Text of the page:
Syncopation, rests, emphasis words and beats, rapping over the bar-lines — all of these are skills you might just need in your toolbox. They’re one of the tools that keeps rapid eighth and sixteenth note lyrics from sounding like “Rapper’s Delight” or a recitation of the Beverly Hillbillies theme.
Luke Laird, one of Nashville’s most successful country writers grew up on hip-hop and can beatbox with the best. He has used his hip-hop tool often and to great success, but not by making a hybrid song of country and hip-hop influences. What Luke has done is more subtle and nuanced. And it’s very much in keeping with the way I always hope songwriters will come to view the many tools they collect along the way. Luke uses his hip-hop tool to subtly infuse lyric syncopation into music that is largely non-syncopated. Just a little use of the tool goes a long way within a single country song. It sets the song apart and inspires people in fresh ways to listen and enjoy.
You develop your skills and tools so you can:
- Create what is familiar. For example, if you’re familiar with the harmonic devices and melodic shapes Elliot Smith employed, you’ll have no trouble writing a verse that is a subtle homage to Elliot’s gifts. Songwriters borrow from each other all the time. The key is to learn to tastefully, seamlessly, and often unconsciously integrate influences into your own songs. Otherwise, it’s just copying, a musical version of paint-by-the-numbers that may get you a lawsuit — just ask Robin Thicke, Clifford Harris Jr. aka T.I., and Pharrell Williams. Their worldwide smash hit “Blurred Lines” is strongly influenced by Marvin Gaye’s “Got to Give It Up.” Lawsuits ensued.
- Create what is new. In the same way that songwriting tools can help you create a song inspired by songwriting devices unique to Elliot Smith, they can also help you create something entirely new. Imagine for a moment a fresh new song in your imagination inspired by “We Are Young” by Fun and using these tools from your toolbox: enharmonic modulation, hip-hop rhythms, lyric-first, unusual interval leap, and uneven time signature. Can you hear it? Oh, and I forgot, the title of the song is “Kismet Carousel.” I hope you can hear it. If you can’t, you probably don’t have all those tools in your toolbox yet. You will, though. More to come on that. The point is, a big toolbox of skills, techniques, and influences will set you free to innovate and write a song in the style of something historically specific, like Loretta Lynn’s "You Ain't Woman Enough (To Take My Man).”
- Get yourself out of a problem. If you haven’t written yourself into some sort of problem yet, you will. Hopefully, anyway. I find that people who don’t risk (at least some) don’t travel to any new places with their songwriting either. Imagine you’ve written a song where you feel the chorus ends best with an abrupt single eighth-note word in a 2/4 bar. But you don’t want to go right back to the 2nd verse. What do you do? There might be more options than you’d think. Access that turnaround tool with its many options cataloging the history of turnarounds in popular music. Problem fixed. What’s a turnaround tool? You better get one.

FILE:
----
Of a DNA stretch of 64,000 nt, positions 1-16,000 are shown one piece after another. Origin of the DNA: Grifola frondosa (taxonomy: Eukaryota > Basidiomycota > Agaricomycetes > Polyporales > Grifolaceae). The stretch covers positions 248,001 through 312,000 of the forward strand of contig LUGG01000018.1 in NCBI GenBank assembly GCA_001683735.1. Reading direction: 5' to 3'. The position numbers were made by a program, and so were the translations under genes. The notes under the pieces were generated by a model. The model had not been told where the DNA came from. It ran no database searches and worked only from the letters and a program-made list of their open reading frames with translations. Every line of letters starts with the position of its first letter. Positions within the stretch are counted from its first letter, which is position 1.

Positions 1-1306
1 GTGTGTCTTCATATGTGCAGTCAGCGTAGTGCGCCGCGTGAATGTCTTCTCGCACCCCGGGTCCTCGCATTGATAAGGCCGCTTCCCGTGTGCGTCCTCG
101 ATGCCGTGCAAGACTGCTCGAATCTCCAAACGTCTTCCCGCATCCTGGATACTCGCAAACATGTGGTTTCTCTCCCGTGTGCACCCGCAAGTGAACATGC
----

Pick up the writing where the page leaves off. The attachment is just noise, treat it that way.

In summary, every songwriter has a musical story he or she was born into and inhabits. It will serve you well to know your story and be able to tell it.
Even though children can’t possibly choose the musical story they are born into, they do grow to make their own choices regarding what songs and music they like. There is some window of time, say from 7 to 13 years of age, where you may not be writing songs yet, but you are choosing or starting to choose the music that will greatly influence you. You need an inventory of this music too. Why? Knowing your story not only empowers you, but it reveals your weaknesses too. You may find that you’ve never listened to Ann Peebles sing “I Can’t Stand The Rain” — if so, fix that quickly.
Peers, as we’ve seen (as in people your own age and general ability) play an important role in the development of a songwriter. Who are your peers? Who are the songwriters you are actually friends with? Who are the ones your age that you listen to but watch their careers from a distance? Again, take the time to make an inventory. You’re collecting together something of what makes you the songwriter you are and hope to become.
As I said earlier, it’s your story. Write it. If you find that you don’t have much of an early childhood musical story, music you can remember from when you were from ages 7 to 13, or too few peers, you’ve got some catching up to do. Don’t be discouraged, but do start listening to everything and make some musical friends.
We are all cultural people living interdependent lives. And while on the best days it may seem that songs drop out of the sky into your lap, you’re really participating in an even greater mystery than that. How is it that we are all drinking from the same great, historical fountain of music and songwriting, ancient and contemporary, and yet we still manage to create something no one has heard before, and not just once in a blue moon, but fairly often? Now that’s a mystery.